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Meeting Rising Pressures to Address Income Inequality—A User’s Guide

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These are difficult times for ministers of finance. Fiscal constraints are tight and raising economic growth a priority. At the same time, income inequality is on the rise, and so is public pressure for governments to do something about it through their tax and spending policies. What’s a minister to do? How can he or she meet these seemingly incompatible demands?

A new IMF paper provides some guidance. Governments, of course, will have their own equity objectives. What the paper aims to do is look at precisely how countries can achieve their distributional goals—whatever they are—at the least possible cost to (and maybe even increasing) economic efficiency. This can help achieve sustainable growth and, in many cases, lead to fiscal savings. An earlier study by IMF researchers found that on average, fiscal redistribution has been associated with higher growth, because it helps reduce inequality.

A key message from the latest paper is that design matters. At the same time, there has been a diversity of experience: if poorly designed, or pushed too far, redistributive policies have proven to be distortive. But experience also shows that some redistributive fiscal policies can in fact help improve efficiency and support growth, such as those that enhance the human capital of low-income households. This suggests that the devil is in the details. 

Impact of taxes and spending on redistribution

Fiscal policy plays a significant role in reducing income inequality in advanced economies, mostly through transfers—such as pensions and other social benefits. Income taxes also play a role. For instance, transfers and income taxes have been found to decrease inequality—as measured by the Gini coefficient—in advanced economies by an average of around one-third (Figure).

FAD Inequality 1

In developing economies, low levels of taxes and spending limit the extent of fiscal redistribution, as does the incomplete access of the poor to public education and health.

FAD Inequality 2

FAD Inequality 3

Reflecting lower revenues, developing economies also have much lower social spending, with a relatively smaller share allocated to social benefits (social insurance and social assistance). The redistributive impact of social benefits is diminished further by incomplete coverage of lower-income groups and the large share of transfers leaking to higher-income groups. Unlike in advanced economies, the distribution of in-kind spending (education and health) reinforces, rather than reduces inequality, reflecting the fact that the poor—who often live in rural areas—often have less access to public schools or health facilities.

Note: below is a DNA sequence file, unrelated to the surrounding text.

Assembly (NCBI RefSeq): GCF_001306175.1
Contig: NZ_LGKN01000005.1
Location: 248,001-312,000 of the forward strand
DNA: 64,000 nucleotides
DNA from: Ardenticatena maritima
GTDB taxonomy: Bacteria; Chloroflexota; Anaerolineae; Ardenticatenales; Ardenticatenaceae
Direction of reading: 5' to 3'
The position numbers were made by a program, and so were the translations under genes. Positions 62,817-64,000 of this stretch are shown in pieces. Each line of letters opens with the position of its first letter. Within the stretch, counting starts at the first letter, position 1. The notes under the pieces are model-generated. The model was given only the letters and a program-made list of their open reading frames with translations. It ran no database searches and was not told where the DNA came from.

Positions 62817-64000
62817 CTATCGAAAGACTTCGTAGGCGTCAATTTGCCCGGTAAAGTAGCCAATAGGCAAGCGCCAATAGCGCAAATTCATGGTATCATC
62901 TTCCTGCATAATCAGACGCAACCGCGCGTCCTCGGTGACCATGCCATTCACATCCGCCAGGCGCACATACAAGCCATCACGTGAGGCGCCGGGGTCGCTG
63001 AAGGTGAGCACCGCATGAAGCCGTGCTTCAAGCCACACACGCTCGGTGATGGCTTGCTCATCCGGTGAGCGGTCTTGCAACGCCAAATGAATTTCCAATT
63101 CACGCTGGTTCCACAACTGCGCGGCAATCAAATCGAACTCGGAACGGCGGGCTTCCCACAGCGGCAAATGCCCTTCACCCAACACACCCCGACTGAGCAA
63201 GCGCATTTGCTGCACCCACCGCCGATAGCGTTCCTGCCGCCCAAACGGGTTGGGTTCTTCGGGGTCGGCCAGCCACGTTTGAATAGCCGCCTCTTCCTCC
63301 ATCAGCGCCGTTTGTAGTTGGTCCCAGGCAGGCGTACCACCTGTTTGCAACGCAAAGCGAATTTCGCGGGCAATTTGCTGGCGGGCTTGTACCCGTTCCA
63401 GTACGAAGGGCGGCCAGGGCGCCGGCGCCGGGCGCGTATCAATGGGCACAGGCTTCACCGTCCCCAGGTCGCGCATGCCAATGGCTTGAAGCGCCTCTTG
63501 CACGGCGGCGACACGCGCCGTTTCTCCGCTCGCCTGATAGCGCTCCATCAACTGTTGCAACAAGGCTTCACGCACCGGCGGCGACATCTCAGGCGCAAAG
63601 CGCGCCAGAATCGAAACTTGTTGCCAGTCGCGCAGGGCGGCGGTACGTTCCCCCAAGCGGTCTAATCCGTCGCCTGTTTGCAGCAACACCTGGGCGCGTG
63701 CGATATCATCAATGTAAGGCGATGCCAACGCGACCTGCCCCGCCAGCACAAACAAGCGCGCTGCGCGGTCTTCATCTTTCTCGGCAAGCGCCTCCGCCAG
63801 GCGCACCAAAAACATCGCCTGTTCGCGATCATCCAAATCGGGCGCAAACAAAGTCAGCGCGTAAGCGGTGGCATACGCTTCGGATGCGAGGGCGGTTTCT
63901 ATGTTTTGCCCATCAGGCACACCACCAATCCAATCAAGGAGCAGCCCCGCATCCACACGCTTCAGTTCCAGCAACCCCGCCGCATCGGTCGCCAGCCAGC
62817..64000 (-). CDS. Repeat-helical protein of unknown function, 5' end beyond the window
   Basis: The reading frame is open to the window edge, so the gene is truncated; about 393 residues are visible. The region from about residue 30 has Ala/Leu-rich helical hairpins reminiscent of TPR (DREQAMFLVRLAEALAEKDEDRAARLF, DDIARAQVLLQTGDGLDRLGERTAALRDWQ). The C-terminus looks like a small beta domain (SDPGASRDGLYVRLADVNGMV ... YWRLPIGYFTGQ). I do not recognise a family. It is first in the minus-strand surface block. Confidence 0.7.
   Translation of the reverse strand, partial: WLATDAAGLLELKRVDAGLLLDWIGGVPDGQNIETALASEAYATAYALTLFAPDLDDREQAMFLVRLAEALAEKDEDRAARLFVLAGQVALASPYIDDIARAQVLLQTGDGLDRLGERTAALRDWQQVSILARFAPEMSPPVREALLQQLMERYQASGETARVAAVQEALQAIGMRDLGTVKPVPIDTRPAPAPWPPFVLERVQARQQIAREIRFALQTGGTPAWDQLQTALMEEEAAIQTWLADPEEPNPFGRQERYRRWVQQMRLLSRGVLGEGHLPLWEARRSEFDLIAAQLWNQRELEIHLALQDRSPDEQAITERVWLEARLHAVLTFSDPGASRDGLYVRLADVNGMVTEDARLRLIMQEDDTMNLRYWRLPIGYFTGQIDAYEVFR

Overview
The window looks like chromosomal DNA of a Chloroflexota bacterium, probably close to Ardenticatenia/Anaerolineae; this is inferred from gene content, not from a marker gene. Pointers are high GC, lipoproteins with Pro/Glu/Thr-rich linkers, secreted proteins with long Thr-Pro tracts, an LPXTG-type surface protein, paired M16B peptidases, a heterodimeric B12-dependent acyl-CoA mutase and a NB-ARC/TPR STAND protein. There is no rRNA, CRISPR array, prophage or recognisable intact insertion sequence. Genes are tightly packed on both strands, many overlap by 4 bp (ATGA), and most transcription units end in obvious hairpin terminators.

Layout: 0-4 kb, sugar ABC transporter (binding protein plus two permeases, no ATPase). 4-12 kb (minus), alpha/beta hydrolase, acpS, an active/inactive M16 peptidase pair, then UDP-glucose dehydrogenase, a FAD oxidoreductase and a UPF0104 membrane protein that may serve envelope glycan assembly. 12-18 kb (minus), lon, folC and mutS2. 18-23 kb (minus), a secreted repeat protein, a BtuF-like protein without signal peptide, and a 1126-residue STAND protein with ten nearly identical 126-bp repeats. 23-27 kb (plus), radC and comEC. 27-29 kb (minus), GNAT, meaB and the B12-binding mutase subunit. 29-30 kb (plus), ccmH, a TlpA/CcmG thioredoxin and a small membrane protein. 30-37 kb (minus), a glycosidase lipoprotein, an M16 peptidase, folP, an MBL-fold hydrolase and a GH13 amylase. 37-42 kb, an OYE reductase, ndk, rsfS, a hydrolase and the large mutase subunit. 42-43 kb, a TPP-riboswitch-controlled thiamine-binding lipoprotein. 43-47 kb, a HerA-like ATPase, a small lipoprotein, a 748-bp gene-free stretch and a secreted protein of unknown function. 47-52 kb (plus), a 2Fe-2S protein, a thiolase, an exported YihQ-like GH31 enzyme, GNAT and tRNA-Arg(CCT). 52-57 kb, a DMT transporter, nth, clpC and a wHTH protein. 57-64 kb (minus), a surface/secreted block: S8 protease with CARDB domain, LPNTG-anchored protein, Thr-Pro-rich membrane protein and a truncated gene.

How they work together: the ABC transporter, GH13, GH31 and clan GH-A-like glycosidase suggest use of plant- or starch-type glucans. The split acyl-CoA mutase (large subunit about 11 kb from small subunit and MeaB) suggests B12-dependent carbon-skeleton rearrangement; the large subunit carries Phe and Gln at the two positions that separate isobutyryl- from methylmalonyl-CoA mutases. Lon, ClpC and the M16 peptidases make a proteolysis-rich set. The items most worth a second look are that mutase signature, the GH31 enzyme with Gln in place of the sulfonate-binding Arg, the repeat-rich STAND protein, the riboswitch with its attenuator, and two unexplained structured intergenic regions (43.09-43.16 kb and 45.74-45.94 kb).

Smart design—at the top and at the bottom of the income ladder

To be efficient and avoid distortions, redistribution requires careful design of taxes and spending, with a special focus on those at both the top and the bottom of the income distribution. All income groups should pay their fair share of taxes, including those at the top. But tax rates should not be so high that this leads to a big reduction in work effort and investment, since this could depress economic growth, to the detriment of all. Taxes should also be designed so they are not easy to evade.

To help those at the bottom in an efficient manner, priority should be given to spending programs that improve their health and education. Because these programs increase labor productivity, they can both improve equality and raise economic growth. Another important guideline for spending programs is to target them to lower-income groups, rather than provide them to rich and poor alike. It is important to not withdraw these benefits as income rises so rapidly as to significantly discourage work effort. But, done well, this targeting can help countries achieve their distributive goals at a lower fiscal cost.

What exactly does this imply for a minister looking to enhance equality? First, it means looking at the tax and spending side together, rather than each separately. On the tax side, advanced and developing countries can consider the following possibilities:

On the spending side, the minister may consider:

Concluding thoughts

Efficient policy design requires an eye for detail. But governments should not lose sight of the bigger picture. The impact of tax and spending should, for instance, be considered jointly and not separately for each single instrument; and redistribution must always be consistent with other macroeconomic objectives. Design should also properly account for constraints in administrative capacity. But these are not insurmountable hurdles—the good news is that quite a lot is now known about how governments can best set about squaring their equity and efficiency concerns.